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The Excel formulas SEO pros love: Concatenate [Part 1]

Excel and data analysis are part of day-to-day internet marketing.

Google Analytics, Google Search Console, Ahrefs, Moz the list of data providers goes on and on.

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Crunching all of this data becomes second nature to SEO professionals. They know the Excel formulas and set up required.

However, if you’re an entrepreneur this is only one of your many jobs. The strength and weakness of Excel is that it’s a huge tool. It can do almost any data analysis you can think of, but only if you know about the relevant function.

Having just published a guide to Excel for SEOs, in this article and a follow up one I’m going to share the two biggest time savers that Excel offers for working with web data.

As ever the 80:20 rule applies. These two functions offer far and away the biggest wins.

CONCATENATE

Introduction

Working with URLs in Excel can be slow and painful until you learn about CONCATENATE. Put simply concatenate allows you to add pieces of text together.

So for example, if you have downloaded a list of URLs from Google Analytics, by default it will not include your domain. It will just give you the page address within your domain.

That’s no problem when you are working on your data. However many tools that you will want to upload your data to (for example, ScreamingFrog) will require the data to include your domain name. Unless you know about CONCATENATE you’re now facing manually entering your domain into every single record.

Similarly if you are migrating to a new site structure or domain you will need to set up an .htaccess file to forward your existing pages. This is usually planned out in Excel. Pulling together the final file requires the URL of the existing page and it’s replacement page to be combined in a specific way so that Google can read it. For a large site using CONCATENTATE will save you hours of repetitive work.

There is a two line example of using CONCATENATE to set up an .htaccess file towards the end of this article.

The Basics

CONCATENTATE is very simple to use. You set it up as follows:

In this case both TEXT1 and TEXT2 are usually references to other cells that contain text. They can also be manually entered text though if you wish. To do this you simply put speech marks around your text.

The easiest way to set up CONCATENTATE when you are new to it is via Excel’s menus. This means that Excel walks you through the process.

The example below is taken from Excel 2010.

  1. Click the FORMULAS tab in the Ribbon.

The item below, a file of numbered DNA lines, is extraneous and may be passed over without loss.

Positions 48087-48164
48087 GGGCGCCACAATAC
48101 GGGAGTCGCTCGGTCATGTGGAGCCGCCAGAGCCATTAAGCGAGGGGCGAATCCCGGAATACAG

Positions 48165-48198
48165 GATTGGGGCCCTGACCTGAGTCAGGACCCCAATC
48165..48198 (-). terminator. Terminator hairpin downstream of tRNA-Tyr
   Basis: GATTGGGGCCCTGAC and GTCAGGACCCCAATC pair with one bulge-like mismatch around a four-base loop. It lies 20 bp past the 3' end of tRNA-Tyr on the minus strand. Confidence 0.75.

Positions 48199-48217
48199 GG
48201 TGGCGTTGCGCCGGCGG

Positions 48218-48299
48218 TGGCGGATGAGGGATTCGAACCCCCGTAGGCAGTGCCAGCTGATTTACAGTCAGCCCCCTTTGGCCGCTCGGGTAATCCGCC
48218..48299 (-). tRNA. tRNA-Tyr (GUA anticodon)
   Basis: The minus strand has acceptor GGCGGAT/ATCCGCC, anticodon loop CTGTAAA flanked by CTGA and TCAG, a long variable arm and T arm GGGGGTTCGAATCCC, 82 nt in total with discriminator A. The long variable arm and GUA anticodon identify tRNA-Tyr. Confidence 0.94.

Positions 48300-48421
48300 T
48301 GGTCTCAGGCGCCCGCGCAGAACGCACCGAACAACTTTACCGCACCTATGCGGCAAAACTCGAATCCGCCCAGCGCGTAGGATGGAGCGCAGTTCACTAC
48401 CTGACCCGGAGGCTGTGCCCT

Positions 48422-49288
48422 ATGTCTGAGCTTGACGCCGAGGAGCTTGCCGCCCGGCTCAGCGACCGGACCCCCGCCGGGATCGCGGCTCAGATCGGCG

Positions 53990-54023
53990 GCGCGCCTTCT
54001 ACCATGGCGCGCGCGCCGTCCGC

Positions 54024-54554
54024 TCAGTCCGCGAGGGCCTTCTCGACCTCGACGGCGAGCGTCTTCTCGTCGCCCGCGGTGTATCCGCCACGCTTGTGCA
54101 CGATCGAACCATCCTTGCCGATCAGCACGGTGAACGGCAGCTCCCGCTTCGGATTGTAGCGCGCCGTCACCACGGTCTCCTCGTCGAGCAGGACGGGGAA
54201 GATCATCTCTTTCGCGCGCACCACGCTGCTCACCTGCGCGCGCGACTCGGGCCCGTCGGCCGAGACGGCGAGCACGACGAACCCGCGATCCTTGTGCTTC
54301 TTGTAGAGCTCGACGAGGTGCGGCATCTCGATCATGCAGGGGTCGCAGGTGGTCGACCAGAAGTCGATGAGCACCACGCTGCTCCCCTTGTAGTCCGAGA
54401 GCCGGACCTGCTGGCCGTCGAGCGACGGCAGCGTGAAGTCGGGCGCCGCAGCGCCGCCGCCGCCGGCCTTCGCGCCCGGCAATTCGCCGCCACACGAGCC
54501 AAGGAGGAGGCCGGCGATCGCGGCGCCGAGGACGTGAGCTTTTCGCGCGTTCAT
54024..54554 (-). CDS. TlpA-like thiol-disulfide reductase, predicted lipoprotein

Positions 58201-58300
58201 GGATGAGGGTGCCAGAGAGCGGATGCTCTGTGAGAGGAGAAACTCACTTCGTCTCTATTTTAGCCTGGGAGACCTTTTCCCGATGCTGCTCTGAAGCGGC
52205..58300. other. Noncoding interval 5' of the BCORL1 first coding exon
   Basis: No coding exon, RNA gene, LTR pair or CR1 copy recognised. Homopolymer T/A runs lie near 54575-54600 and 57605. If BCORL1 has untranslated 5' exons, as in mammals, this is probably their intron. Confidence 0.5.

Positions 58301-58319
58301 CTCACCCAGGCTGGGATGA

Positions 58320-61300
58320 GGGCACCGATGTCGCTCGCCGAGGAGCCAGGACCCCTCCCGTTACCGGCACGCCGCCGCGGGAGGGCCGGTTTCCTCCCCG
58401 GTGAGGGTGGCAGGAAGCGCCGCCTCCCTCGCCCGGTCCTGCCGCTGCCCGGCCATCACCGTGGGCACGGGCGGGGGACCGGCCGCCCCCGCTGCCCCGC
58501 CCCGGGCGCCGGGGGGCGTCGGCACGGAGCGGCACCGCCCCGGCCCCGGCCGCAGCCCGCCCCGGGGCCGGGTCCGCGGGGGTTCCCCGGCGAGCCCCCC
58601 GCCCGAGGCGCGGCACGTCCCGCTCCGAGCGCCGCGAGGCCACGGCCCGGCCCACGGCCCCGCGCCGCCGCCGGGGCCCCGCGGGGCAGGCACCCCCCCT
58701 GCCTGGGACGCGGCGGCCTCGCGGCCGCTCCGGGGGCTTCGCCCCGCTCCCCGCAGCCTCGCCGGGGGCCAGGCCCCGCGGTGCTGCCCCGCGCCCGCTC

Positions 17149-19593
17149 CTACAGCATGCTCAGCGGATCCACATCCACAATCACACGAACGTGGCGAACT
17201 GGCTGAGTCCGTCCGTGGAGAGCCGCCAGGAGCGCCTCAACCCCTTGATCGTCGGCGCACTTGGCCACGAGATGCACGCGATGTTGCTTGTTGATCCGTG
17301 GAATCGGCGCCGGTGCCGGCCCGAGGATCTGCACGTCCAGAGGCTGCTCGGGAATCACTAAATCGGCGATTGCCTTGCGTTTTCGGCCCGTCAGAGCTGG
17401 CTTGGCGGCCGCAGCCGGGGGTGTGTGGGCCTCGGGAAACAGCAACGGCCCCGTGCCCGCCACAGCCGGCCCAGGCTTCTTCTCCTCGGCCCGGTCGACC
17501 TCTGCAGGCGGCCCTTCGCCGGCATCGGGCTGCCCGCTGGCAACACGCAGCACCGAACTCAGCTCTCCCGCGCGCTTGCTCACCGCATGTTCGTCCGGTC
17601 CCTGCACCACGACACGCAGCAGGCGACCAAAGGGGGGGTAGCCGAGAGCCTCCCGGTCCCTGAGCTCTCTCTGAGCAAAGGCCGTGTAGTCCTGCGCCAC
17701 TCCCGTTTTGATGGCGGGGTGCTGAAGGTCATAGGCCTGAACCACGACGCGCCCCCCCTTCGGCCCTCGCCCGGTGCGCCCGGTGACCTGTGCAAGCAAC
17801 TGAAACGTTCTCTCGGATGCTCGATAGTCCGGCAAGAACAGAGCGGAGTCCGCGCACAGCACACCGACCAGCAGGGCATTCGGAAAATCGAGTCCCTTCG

2. Click TEXT in the Functions List group.
  3. Click CONCATENATE

This will bring up a new dialogue box. See below. This will ask you to input the text that you want to enter into the formula, or, more likely, identify the cells which contain the text that you want to use.

To identify the cells that you want to insert into the formula you need to click the button at the end of the input box. You then click into the cell that you want the formula to use. The cell reference will be inserted into the formula. See Text 1 in the screen shot below, where the user has clicked cell A1. You will also see that in the spreadsheet the cell A1 now has a circulating dashed line around it to help you find the cell easily.

Alternatively you can simply click into the relevant box and type the text that you would like to add. In Text2 below we have typed Blue. As you can see Excel has automatically added the speech marks for us.

When you click into Text2 Excel also adds the Text3 box in case you want to CONCATENATE more than two pieces of text. There isn’t a practical limit to the number of pieces of text that you can work with using CONCATENATE.

Having completed all of this the output of your formula will look like this.

The reason that there is a space between Red and Blue is that a space was ended after Red in Cell A1. If this wasn’t added the two words would appear without a space between them. Alternatively I could have added a space before Blue in the formula.

A Worked Example

In this example we will use CONCATENTATE to quickly produce the redirects needed in an .htaccess file. In this example we are assuming that you are moving to a new domain.

In order to redirect your existing website to a new domain you need to tell Google where all the old pages have been moved to. This requires that for each existing page you tell it where the new page is in the following format.

Redirect /old_directory/old_page http://www.newsite.com/new_directory/new_page

In order to plan this you would pull a full listing of your existing website and then plan out the URLs of the new site. Having done this you would then use CONCATENTATE to quickly pull together the exact text required as the screen grab below shows.

This example shows how CONCATENATE can also be used to quickly add spaces to strings of text. The data for the old website does not have a space after each URL string. The data for the new website does not have a space before each URL string. Without CONCATENATE these would need adding manually.

Please note this is not intended to be used as a tutorial on creating .htaccess files. Further information on that can be found here.

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